Date of Award
Doctor of Philosophy (PhD)
College of Arts, Humanities and Social Sciences – Department of Conflict Resolution Studies
Claire M. Rice
In this study, the policies and legislation connected to the Development, Relief, and Education for Alien Minors (DREAM) Act between 2001 and 2012 were reviewed and analyzed to identify how the DREAM Act perpetuates structural violence. The DREAM Act purported to assist many undocumented immigrant children and young adults in becoming legal residents of the United States of America. This study applied both the qualitative content analysis approach and a policy analysis methodology guided by David Gil’s methodology for analysis and development of social policies. Data collection sources included legislative bills crafted on the DREAM Act, research articles and studies, progress reports, films, and archived newspaper articles, prior interviews, and memoranda.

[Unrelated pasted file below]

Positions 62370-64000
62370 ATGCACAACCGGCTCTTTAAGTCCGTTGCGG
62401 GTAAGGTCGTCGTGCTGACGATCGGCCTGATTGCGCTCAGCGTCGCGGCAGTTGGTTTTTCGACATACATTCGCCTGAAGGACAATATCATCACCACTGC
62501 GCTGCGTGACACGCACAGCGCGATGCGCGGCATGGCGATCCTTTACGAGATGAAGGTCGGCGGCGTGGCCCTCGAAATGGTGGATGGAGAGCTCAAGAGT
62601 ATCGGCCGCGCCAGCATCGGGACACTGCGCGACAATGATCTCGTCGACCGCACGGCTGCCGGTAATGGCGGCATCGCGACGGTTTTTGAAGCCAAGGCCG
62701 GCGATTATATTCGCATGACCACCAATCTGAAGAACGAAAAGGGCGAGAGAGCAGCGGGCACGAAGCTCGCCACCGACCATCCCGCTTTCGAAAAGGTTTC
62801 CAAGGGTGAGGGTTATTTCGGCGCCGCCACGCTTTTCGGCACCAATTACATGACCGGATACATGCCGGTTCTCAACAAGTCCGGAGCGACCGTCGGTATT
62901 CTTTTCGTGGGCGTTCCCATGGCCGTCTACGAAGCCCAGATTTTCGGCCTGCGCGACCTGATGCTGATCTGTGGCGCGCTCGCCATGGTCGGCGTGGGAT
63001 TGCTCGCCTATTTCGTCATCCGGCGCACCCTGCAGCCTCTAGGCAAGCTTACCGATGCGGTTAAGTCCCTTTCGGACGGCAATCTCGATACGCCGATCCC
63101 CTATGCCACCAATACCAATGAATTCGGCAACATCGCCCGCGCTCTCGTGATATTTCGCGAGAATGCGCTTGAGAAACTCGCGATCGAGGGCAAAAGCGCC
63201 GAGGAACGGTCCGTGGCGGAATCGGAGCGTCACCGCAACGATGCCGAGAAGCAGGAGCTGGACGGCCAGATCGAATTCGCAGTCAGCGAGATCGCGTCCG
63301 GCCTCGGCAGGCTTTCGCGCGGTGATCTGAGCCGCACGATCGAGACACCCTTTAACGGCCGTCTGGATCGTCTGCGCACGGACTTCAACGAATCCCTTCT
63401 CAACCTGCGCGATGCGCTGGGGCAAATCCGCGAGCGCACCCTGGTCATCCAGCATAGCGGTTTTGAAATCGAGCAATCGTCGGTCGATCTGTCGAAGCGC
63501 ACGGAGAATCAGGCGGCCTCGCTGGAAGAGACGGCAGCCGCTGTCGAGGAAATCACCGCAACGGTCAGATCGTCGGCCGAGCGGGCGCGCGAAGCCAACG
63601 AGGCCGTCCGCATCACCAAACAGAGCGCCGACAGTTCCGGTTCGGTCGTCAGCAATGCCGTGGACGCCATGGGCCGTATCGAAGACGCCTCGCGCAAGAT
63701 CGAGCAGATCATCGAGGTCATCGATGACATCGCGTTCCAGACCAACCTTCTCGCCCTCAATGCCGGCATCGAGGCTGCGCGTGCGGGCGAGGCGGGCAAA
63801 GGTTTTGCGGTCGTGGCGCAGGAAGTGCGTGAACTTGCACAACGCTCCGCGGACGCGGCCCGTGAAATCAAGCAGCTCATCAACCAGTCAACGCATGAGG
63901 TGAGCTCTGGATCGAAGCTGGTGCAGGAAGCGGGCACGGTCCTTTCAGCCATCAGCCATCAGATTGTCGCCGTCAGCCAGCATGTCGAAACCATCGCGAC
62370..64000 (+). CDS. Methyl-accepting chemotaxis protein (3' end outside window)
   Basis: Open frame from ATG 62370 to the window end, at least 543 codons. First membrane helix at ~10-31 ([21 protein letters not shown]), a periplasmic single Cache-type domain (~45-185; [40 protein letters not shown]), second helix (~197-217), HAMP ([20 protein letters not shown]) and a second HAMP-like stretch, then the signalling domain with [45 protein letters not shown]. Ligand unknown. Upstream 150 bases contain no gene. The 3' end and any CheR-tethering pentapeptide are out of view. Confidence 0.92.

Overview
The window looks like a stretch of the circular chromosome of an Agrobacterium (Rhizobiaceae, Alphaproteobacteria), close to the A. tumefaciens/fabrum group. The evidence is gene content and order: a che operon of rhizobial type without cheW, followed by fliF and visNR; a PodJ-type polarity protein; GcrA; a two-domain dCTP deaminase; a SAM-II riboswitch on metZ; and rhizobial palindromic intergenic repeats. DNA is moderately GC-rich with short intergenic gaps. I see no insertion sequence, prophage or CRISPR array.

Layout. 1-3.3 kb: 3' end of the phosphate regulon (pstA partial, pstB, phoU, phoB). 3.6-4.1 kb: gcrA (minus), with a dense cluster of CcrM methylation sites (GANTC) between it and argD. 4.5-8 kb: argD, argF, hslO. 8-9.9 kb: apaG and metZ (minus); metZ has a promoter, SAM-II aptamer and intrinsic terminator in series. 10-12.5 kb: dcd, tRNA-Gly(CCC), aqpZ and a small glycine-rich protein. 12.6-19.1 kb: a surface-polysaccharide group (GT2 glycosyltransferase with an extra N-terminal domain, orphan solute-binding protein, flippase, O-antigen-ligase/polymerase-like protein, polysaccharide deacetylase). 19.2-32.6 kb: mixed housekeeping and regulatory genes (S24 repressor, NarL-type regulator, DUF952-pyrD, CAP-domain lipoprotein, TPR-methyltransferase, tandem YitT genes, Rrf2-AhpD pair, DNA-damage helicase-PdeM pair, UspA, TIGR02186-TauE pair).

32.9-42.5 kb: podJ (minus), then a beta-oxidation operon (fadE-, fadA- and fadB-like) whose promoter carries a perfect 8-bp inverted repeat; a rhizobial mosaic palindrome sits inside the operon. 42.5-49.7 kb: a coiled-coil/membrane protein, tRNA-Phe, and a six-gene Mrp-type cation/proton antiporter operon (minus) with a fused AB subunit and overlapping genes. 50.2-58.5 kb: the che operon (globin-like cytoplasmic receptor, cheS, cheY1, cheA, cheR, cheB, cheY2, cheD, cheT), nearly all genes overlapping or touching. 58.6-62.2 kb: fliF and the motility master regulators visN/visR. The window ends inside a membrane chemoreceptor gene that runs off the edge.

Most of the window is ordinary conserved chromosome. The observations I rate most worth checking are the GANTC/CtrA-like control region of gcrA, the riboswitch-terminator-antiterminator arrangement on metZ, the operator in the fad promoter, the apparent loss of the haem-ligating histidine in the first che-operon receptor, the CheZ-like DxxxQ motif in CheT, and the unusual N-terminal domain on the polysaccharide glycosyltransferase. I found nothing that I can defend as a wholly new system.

The theory of structural violence presented in this study was analyzed in terms of Johan Galtung’s account, particularly pertaining to undocumented children who are unserviceable or remain within the gray areas of the DREAM Act’s policies and legislative efforts. Additionally, the goals and objectives of the Act were evaluated against the disqualifying factors with which otherwise eligible children are faced, leading such children and young adults to become confined to substandard social and economic conditions. The leading research question was, “What is the impact of the DREAM Act policies on undocumented immigrant young adults?” The single follow-up question was, “How does failure to pass the DREAM Act affect undocumented children?” The study also aimed to detect signs, symbols, and traits of structural violence found through the analysis of the DREAM Act.
Nickola Elliott. 2019. U.S. Immigration Reform: A Policy Analysis of the Development, Relief, and Education for Alien Minors (DREAM) Act Between 2001 and 2012. Doctoral dissertation. Nova Southeastern University. Retrieved from NSUWorks, College of Arts, Humanities and Social Sciences – Department of Conflict Resolution Studies. (128)